Setting up a CI / CD Pipeline for your Javascript Project [Guest Post]

Setting up a CI/CD pipeline for a Javascript-based project and linking it to a DHTMLX UI framework can be a long and tedious process. Fortunately, there are tools to speed up this process. In this blog post, we will discuss how to set up a basic pipeline with Semaphore, Github, and DHTMLX Components.

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Tools You Will Need
  • Semaphore: a CI / CD server that can run your tests and deploy your code to any destination. In this case, we will use it as a build system, but you can also connect other third-party services like Gitlab or Bitbucket.
  • Github: the place where all of our code lives. We will need to set up an account in order to get access to their APIs. You can obviously choose other alternatives like Gitlab, Bitbucket, or private servers if you want more control over what goes into the public domain.
  • DHTMLX Components for React: a UI library that allows you to easily create interactive web apps without coding too much.
Github Setup

Firstly, we will sign up for a Github account. Once you have done that go to You will be redirected to the developers’ section of Github. Here you need to create an API access token with full rights (this is required by Semaphore). From your list of tokens select “New OAuth App” and give it a name like dhtmlx-web-components-Semaphore.

After that hit “Create application” and then click on the settings tab. Copy the client ID into a text file as you will need this when setting up Semaphore later in the blog post. Then click on the authorized applications menu and choose “edit” next to the previously created token. You will need to add a new access token, use this time with read-only rights. Save it and you are good to go!

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Alternatively, if you want more control over what goes into the public domain then set up your own Git server and host the code there instead.

Once you have done that we can move on to Semaphore setup.

Semaphore Setup

For setting up CI/CD pipeline you can start by creating a new Git repository on GitHub. Next, log into your Semaphore account. If you are part of multiple organizations, select the one in which you plan to host the project on which you’re about to create.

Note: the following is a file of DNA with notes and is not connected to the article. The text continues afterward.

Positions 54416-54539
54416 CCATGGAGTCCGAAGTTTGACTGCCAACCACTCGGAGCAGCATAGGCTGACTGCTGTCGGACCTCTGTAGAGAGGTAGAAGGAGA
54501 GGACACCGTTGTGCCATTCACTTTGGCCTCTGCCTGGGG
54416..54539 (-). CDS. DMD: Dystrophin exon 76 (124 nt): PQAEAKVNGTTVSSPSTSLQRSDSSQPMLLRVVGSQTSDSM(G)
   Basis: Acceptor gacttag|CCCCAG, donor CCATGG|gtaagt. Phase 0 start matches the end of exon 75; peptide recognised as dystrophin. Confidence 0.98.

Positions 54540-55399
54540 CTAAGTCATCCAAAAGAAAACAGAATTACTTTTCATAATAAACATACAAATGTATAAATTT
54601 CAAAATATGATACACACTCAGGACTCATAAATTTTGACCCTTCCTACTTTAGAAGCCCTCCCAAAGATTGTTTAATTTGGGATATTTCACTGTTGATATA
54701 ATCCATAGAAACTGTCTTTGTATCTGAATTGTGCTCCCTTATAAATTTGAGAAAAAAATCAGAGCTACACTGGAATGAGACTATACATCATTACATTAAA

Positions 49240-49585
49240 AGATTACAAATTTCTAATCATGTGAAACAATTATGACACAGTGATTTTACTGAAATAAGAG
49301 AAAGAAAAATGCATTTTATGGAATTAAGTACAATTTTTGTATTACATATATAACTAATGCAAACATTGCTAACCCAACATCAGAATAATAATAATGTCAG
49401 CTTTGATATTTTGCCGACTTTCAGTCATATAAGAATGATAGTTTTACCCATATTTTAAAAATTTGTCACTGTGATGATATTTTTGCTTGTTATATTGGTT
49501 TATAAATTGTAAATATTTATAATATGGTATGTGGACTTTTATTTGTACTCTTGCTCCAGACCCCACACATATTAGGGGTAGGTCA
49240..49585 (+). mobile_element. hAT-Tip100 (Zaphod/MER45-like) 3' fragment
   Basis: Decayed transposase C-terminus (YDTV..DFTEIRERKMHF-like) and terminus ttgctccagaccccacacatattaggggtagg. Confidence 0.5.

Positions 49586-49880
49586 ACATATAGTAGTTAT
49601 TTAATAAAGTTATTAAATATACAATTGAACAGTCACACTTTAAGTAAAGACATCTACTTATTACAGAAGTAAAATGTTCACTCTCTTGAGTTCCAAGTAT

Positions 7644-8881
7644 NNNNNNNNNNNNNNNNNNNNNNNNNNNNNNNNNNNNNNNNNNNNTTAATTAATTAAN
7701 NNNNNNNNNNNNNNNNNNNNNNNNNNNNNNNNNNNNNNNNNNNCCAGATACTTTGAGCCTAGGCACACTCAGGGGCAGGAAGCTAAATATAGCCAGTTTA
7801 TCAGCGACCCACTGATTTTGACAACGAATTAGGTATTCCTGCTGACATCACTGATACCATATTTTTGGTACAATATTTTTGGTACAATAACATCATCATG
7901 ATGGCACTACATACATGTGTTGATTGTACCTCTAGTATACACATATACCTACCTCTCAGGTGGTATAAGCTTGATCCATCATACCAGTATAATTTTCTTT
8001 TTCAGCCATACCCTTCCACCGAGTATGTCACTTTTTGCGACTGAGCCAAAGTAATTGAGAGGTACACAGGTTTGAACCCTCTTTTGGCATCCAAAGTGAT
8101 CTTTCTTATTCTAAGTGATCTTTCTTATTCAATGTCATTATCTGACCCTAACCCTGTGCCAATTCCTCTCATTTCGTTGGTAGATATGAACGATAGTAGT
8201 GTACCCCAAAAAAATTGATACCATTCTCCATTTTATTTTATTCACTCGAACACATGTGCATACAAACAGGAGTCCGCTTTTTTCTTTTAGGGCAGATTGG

• In the top navigation, click Create new.
  • In the Start a real project section, click Choose repository. Follow on-screen instructions to authorize Semaphore to access a GitHub repository of your choice. In case you need help, consult the detailed guide to connecting your GitHub account with Semaphore.
  • Please wait for Semaphore to initialize the project and install any OS-specific software required for building your project. The following screen lets you invite other people who have access to the GitHub repository to your Semaphore project. Click Continue to workflow setup to proceed.
  • This will run your build in Semaphore’s system environment and, upon completion, will let you know if the built software is functional or not.

If you are planning to use features like Branch protection, this template is a good starting point for it as well. Use the following buttons on the right side of the screen to proceed: Create project Choose repository This will open a modal where you can authorize Semaphore to access your GitHub account.

Creating an Application in Semaphore
Semaphore provides a simple UI to configure your build environment. To create an application in Semaphore, follow the screenshot below:

  • Click Builds.
  • Click Add Builder.
  • Enter a name for the application and select if you want it to be private or public.
  • Then click Save.

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Adding Dependencies
To add a dependency to your project:

  • Click on + Add a new dependency.
  • Enter the package name and the version of the library you want to use. For example, if your software requires jQuery, you can enter jquery.
  • You will have to select the OS that is used for building with this template; since we are using Docker containers for running builds, the list of OS’s is limited.

If your software requires a version of Node.js, on Linux you can choose between v0.10 or v4; for Mac, you have to select between v4 and v6.